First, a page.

Product Management is a Mindset.
Set back and ask why.Curisoity about Product
Skepticisim

Lean Approach
Dont overcommit before you validate.

Waterfall Approach
Make big, complex plans ahead of time.

Agile Methodology
A set of values to ensure a lean style of development

The Agile Manifesto
1.Individuals and interactions over processes and tools
2.working software over comprehensive documentation
3.customer collaboration over contract negotiation
4.responding to change over following a plan.

Scrum
The biggest part of Scrum is that it says your work should be divided into chunks of time called sprints. The second major part of the Scrum framework is that you should have certain regular meetings with your team, like a stand up meeting, planning meetings, retrospective meetings, among others. The main benefit of using Scrum is that the time box work structure I mentioned allows you to have more accurate predictions of when something might be done in the future based on average work completed in past sprints. Estimating time needed for development is a tough thing to do and that average work completed metric they call velocity is a big help.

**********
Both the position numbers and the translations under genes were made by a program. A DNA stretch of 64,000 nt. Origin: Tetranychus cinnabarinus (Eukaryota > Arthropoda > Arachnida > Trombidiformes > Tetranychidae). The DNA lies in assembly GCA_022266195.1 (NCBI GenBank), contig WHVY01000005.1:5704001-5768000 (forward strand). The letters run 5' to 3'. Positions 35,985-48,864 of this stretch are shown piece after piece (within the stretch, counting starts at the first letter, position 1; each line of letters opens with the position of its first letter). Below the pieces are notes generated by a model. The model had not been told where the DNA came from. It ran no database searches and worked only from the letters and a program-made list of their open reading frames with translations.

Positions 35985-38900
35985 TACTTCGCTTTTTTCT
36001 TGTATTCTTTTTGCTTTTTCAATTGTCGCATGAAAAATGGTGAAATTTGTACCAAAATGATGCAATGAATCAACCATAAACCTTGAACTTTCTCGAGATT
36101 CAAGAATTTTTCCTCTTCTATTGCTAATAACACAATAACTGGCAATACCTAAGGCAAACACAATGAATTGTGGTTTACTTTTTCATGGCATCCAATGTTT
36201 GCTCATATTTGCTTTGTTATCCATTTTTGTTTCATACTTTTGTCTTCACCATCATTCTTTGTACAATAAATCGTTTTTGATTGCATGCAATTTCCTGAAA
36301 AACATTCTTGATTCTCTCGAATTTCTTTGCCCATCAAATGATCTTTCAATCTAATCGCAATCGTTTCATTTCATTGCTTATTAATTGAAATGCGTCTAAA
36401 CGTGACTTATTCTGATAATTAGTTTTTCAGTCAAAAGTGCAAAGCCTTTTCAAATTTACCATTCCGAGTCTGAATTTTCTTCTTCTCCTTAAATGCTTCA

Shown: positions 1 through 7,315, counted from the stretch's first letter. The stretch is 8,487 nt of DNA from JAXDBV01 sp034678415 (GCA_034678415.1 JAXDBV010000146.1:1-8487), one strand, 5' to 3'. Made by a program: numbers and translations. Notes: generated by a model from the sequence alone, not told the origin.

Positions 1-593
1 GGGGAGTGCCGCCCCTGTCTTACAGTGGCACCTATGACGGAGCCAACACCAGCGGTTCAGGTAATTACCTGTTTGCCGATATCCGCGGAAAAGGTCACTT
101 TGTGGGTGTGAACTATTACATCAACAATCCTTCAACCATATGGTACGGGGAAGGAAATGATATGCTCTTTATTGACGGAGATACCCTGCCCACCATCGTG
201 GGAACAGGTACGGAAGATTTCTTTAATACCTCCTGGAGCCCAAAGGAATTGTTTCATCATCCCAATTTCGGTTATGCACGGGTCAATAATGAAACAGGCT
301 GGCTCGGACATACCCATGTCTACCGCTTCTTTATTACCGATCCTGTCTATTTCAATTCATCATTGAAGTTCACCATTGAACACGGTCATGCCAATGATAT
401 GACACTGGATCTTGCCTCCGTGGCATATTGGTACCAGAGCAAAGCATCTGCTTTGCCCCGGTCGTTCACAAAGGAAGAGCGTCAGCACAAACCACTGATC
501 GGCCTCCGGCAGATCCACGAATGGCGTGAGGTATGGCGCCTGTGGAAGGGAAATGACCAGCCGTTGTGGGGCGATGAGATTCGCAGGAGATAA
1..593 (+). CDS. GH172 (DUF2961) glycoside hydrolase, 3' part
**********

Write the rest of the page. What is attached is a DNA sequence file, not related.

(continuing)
Kanban
Kanban is a framework for implementing Agile except it’s not as strict as Scrum in terms of meetings and times. The key difference with Kanban is that it doesn’t use time box work like Scrum does and it doesn’t prescribe any particular types of meetings or rituals for you and your team. Instead, Kanban focuses on the theory that only a certain amount of items can be in progress at one time.

Product Manager
The role of product management has been around for a long time. Although the title may have changed in some industries it’s a job that entails being responsible for the ultimate success of a product or line of products. It’s a person that is market and customer facing who is regarded as the user expert.
A product manager is responsible for the success of a product and at the same time leading the team that does the work to make it a success

Product Owner